Ludwig Wittgenstein (and Gustav III of Sweden), designing gardens

Tim Richardson

In the following extract, from his book Cambridge College Gardens, Tim Richardson describes the incident that made philosopher Ludwig Wittgenstein sketch out his ideas for an alternative garden design at Trinity College in Cambridge, alongside a letter Wittgenstein wrote to the College Garden Committee objecting to the plans for their Fellows’ garden.

Ludwig Wittgenstein, Letter to the Garden Committe, 1934. Ink and pen on paper. Courtesy of Trinity College, Cambridge.

The grass in the fellows’ garden is left to grow long in some areas, with narrow paths mown through, an experiment first conducted in 1933. This led the philosopher Ludwig Wittgenstein, one of Trinity’s most celebrated importations, to pen a detailed response to the college garden committee. He disliked the way tulips and fritillaries had been mixed in the grass and felt that ‘tulips of all contradicting colours filling up big stretches of the rough grass look gaudy and vulgar.’ Wittgenstein—who had worked as a gardener in Austria—provided an annotated plan of the area (see drawing) in which he suggested repositioning the paths and adjusting the garden aesthetics: ‘The kidney shaped bed with the dahlias in it looks very bad because of the border of Veronica round the dahlias. This fringe makes it look like a gaudy birthday cake.’ Wittgenstein followed this up with a four-page letter to Prof. Burnaby, chair of the garden committee:

‘I had a talk with our gardener about this bed
a few weeks ago…I can’t help thinking that it
would be right to repeat beds again and again
with improvements, instead of either repeating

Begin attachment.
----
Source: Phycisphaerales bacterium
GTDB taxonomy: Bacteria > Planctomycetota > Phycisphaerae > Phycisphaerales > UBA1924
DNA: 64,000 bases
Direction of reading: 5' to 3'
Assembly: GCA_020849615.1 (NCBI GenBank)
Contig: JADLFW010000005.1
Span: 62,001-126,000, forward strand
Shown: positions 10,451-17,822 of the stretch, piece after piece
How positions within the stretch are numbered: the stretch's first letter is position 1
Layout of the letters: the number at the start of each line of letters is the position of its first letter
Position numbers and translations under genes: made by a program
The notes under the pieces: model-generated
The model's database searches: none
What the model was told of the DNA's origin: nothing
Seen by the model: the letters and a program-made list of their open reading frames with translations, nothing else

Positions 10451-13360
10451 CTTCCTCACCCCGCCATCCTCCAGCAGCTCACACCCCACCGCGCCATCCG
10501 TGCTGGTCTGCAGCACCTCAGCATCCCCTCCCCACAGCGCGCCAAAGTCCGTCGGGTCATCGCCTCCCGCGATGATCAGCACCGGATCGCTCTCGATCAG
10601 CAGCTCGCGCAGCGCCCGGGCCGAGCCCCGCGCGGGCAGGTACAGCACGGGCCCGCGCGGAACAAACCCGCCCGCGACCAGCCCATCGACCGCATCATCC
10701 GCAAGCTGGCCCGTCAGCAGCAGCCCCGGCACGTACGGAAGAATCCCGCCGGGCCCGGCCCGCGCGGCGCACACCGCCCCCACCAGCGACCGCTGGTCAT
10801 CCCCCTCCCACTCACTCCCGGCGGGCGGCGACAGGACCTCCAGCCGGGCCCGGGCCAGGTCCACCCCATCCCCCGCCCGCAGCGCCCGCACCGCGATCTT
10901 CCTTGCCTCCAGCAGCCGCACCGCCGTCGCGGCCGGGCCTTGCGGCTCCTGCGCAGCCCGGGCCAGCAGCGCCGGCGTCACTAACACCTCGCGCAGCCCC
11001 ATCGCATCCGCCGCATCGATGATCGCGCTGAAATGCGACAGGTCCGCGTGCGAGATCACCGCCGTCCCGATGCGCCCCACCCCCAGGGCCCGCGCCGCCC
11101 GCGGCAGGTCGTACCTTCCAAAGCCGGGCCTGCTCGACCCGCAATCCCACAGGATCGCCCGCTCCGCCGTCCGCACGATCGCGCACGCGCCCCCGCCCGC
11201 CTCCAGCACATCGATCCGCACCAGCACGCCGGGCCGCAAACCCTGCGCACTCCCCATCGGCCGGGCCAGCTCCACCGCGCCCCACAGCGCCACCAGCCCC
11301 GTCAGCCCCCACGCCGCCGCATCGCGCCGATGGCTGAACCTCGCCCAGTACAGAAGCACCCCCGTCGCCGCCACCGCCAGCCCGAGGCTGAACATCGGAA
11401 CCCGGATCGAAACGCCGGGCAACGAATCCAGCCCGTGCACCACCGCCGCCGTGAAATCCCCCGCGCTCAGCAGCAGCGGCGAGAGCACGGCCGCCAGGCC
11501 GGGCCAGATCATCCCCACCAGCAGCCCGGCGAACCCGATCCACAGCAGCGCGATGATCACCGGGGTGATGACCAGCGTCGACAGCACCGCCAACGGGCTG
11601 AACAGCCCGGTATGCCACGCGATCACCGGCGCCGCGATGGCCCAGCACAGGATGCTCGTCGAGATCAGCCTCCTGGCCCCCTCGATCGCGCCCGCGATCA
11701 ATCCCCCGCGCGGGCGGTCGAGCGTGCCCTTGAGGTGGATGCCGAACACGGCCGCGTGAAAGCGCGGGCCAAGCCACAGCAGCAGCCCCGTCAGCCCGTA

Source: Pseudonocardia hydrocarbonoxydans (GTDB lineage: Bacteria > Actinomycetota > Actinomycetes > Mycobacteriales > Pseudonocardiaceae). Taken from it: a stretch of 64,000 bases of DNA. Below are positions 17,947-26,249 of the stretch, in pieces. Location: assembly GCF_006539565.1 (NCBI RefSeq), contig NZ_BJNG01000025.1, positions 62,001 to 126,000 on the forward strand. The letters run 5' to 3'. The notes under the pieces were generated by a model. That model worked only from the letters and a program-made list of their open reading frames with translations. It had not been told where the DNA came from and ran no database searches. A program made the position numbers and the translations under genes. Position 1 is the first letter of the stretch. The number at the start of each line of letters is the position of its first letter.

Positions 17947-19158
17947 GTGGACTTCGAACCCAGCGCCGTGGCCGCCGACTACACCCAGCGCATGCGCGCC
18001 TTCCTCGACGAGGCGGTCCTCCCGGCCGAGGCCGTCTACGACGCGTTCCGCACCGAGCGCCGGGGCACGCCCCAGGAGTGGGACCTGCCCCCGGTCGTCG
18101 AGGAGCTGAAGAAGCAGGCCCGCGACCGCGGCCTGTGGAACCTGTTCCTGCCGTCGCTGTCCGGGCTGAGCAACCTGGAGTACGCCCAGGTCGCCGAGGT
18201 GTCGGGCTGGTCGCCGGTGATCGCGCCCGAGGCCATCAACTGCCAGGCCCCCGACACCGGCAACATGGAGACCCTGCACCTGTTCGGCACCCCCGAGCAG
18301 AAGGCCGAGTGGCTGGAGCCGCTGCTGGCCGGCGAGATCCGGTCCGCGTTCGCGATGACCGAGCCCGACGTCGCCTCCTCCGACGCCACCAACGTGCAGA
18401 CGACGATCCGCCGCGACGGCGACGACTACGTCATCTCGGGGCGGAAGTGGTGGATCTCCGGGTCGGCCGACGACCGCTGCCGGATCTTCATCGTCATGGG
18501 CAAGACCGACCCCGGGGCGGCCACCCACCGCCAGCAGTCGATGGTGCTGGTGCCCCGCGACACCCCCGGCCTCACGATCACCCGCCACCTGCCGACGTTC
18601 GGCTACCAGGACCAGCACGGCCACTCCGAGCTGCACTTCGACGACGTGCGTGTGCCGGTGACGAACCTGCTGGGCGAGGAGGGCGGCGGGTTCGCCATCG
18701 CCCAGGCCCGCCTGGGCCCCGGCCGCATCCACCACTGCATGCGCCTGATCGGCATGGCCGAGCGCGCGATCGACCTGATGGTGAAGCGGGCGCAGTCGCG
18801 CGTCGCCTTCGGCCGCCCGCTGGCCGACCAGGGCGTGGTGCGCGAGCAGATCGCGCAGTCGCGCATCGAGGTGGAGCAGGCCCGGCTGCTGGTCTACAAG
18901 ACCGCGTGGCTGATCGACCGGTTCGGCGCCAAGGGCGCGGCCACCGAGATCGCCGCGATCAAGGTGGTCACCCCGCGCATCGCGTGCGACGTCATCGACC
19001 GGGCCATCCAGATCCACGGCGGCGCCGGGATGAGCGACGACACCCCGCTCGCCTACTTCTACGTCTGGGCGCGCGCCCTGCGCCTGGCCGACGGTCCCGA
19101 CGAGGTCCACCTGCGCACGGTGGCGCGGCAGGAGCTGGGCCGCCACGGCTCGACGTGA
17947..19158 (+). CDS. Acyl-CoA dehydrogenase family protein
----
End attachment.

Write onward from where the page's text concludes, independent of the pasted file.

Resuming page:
them without improvements or changing the
whole plan next year (unless it’s absolutely
necessary)…Please forgive me these remarks, but
I thought I ought to get them off my chest.’

Yours sincerely,
Ludwig Wittgenstein

Tim Richardson is a writer who specializes in garden and landscape design and history. He has been gardens editor at Country Life, and landscape editor at Wallpaper* magazine, and was the founding editor of both the award-winning gardens magazine New Eden and Country Life Gardens. He has authored several books—Cambridge College Gardens, Oxford College Gardens, Sissinghurst: The Dream Garden, to name a few.

Wittgenstein’s sketch has been reproduced with the kind permission of the Masters and Fellows of Trinity College Cambridge. To read (or view) Wittgenstein’s letter in full click here and a blogpost by Trinity College Library, Cambridge on this letter here.

Another Amateur Garderner—King Gustav III of Sweden’s sketch for Project of Parnassus, Drottningholm, 1784, on ‘normal letter paper'[1]—recently on display in the exhibition Trädgården (The Garden) at the National Museum, Stockholm. To learn more about the project that sits within the Rosenstein-Tersmedenska Collection at Riksarkivet, Stockholm, click here.

King Gustav III of Sweden (1746-1792), Project for a Parnassus, Drottningholm, 1784. Graphite and brown ink. Rosenstein-Tersmedenska collection E5190, Riksarkivet. Public Domain.


  1. ‘Art and architecture greatly influenced Gustav III on his trip to Italy in 1783-84. The King’s ideas included creating a parnassus on the mound at the rear end of Drottningholm’s pleasure garden. This was because Gustav had acquired the Nine Muses and Apollo from the artist Giovanni Volpato in Rome on 13 March 1784. The King’s first thought was to arrange them in a picturesque garden setting. He quickly sketched his idea on normal letter paper.’ Exhibition note from Trädgården, 23 February 2023 to 7 January 2024, National Museum, Stockholm.